In November 1942, the Sheffield took part in the first major Allied landing of the war in North Africa – Operation ‘Torch’.
Less than a month later she was with Arctic convoys. At the end of December the Sheffield, with other units of the Home Fleet, helped to get a convoy through to North Russia despite a carefully planned attack by the heavy cruisers Lutzow and Hipper with six destroyers. In the course of the action the Sheffield sank the destroyer Friedrich Eckholdt: we lost the Achates and the Bramble.
During January and February 1943 the Sheffield continued with the North Russian convoys and during one of these was damaged by gales and between March and June was under repair at Glasgow. During July and August the Sheffield operated in the Bay of Biscay on anti-submarine and blockade breaker duties.
In September she went to the Mediterranean and carried out the final bombardment at Salerno of this campaign on the 28th, remaining in the Mediterranean until she returned to Plymouth on 24 November.
The Sheffield returned to the escort of Russian convoys in December and on the 26th, with other units of the Home Fleet operating in support of the North Russian convoys, assisted in sinking the German battle cruiser Scharnhorst in approximate position 72 16′ N: 28 41′ E, thus depriving the Germans of their only effective capital ship.
During February and March 1944 the carried out attacks on enemy shipping in the Norwegian Leads. On 03 April she covered the aircraft carriers Furious and Victorious when they carried out an air attack on the German battleship Tirpitz in Kaa Fiord, Norway.
During May and June she carried out further attacks on enemy shipping off Norway. In July the Sheffield went to Boston, USA for a refit returning to Portsmouth in May 1945, there to continue refitting until May 1946. In September she became the flagship of C-in-C, America and West Indies at Bermuda.
On 28 February 1948 the Sheffield put ashore a landing party of Royal Marines in British Honduras during unrest there. In November 1948 she returned to the United Kingdom to carry out extensive repairs during 1949-1950.
In April 1951 she returned to duty with the Home Fleet, and on 23 April was visited by Her Royal Highness The Duchess of Kent at Portsmouth.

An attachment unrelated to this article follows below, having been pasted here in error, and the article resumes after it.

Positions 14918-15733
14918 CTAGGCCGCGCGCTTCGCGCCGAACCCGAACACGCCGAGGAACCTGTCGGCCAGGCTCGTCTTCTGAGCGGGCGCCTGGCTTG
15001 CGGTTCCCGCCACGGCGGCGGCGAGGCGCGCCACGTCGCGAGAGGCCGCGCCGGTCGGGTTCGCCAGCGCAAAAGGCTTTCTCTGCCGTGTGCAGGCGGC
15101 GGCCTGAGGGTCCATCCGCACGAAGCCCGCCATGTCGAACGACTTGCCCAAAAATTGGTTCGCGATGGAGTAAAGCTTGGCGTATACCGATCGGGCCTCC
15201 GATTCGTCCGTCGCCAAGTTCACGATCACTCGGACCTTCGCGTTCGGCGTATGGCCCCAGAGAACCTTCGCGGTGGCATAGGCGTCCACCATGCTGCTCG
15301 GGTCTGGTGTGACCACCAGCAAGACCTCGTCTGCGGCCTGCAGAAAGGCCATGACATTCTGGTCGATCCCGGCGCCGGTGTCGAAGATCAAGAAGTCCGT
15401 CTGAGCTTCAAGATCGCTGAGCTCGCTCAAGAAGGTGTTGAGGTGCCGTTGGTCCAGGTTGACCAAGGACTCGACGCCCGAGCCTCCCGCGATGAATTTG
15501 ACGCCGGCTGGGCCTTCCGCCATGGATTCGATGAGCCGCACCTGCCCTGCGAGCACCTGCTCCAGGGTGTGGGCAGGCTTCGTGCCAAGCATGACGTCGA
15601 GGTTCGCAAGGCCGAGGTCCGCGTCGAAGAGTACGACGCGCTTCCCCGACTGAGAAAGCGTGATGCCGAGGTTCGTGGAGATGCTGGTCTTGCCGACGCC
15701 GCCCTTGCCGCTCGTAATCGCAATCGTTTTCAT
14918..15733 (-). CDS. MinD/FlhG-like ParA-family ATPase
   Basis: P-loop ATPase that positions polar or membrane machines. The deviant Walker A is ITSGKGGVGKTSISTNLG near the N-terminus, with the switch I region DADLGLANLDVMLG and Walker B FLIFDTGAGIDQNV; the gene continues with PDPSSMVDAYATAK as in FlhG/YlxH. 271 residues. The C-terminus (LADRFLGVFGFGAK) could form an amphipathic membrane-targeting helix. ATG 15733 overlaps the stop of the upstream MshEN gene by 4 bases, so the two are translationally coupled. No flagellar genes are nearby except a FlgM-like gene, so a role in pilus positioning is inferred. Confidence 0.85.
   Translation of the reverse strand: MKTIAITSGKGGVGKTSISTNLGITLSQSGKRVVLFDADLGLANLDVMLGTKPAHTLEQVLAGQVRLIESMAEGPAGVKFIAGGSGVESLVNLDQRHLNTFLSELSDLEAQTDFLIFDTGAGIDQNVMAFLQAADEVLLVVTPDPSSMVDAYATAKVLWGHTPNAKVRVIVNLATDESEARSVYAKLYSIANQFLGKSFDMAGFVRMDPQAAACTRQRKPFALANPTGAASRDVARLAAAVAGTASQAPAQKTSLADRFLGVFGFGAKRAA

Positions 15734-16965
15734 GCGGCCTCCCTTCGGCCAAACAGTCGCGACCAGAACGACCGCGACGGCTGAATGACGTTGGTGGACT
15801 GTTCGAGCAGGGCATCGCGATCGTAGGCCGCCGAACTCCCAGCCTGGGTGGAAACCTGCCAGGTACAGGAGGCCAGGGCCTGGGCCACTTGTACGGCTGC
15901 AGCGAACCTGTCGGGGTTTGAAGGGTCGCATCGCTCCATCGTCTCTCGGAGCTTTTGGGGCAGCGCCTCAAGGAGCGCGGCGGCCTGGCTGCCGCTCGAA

On 31 May 1951 Her Majesty Queen Elizabeth (now Her Majesty The Queen Mother) embarked in the Sheffield at Liverpool and escorted by HM Ships Battleaxe and Broadsword left for a visit to Belfast.
On 01 October she left Portsmouth to join the America and West Indies Station, arriving at Bermuda on 12 October 1951.
In November the Sheffield took part in the US Atlantic Fleet Exercise ‘Lantflex 52’ – minesweeping in the Caribbean and along the East Atlantic Coast of the USA.
In December 1952, she returned to the United Kingdom for a refit at Portsmouth completing in March 1953.
HMS Sheffield left the Clyde in October 1953, for Bermuda to relieve the cruiser Superb.
In September 1954 HMS Sheffield whilst in New York Harbour was visited by Their Royal Highnesses The Duchess of Kent and Princess Alexandra. The Duchess of Kent, who launched HMS Sheffield in August 1936 saw, in the wardroom, a portrait of herself which was damaged by shell splinters in the action in which the Bismarck was sunk in 1941. After a period of service on the America and West Indies Station, the Sheffield arrived back at Portsmouth in October 1954.
In March 1955 Sheffield arrived in Malta for service in the Mediterranean. She returned to the United Kingdom the following year and after extended refit, re-commissioned at Chatham in July 1957 for a general service commission in Home and Mediterranean waters.
The Sheffield relieved the battleship Vanguard as flagship of the Reserve Fleet in June 1960 and in November the same year, a party of the York and Lancaster Regiment, under Lieutenant Colonel A W Stansfield, visited the Sheffield at Portsmouth to revive liaison with the ship that was established in 1940 when she conveyed the 1st Battalion from Scotland to Central Norway.
She went on to serve as flagship of the Flag Officer Flotilla, Home Fleet, until the summer of 1964 when she was paid off for the last time and placed on the Sales List. She remained at Portsmouth until she was sold to Messrs Shipbreaking Industries Ltd, in September 1967, for breaking up at Faslane.
- Norway: 1940.
- Spartivento: 1940.
- Atlantic: 1941-43.
- ‘Bismarck’: 1941.
- Mediterranean: 1941.
- Malta Convoys: 1941.
- Arctic: 1941-43.
- North Africa: 1942.
- Barents Sea: 1942.
- Biscay: 1943.
- Salemo: 1943.
- North Cape: 1943.
FOI 2019/01021 dated 06 February 2019.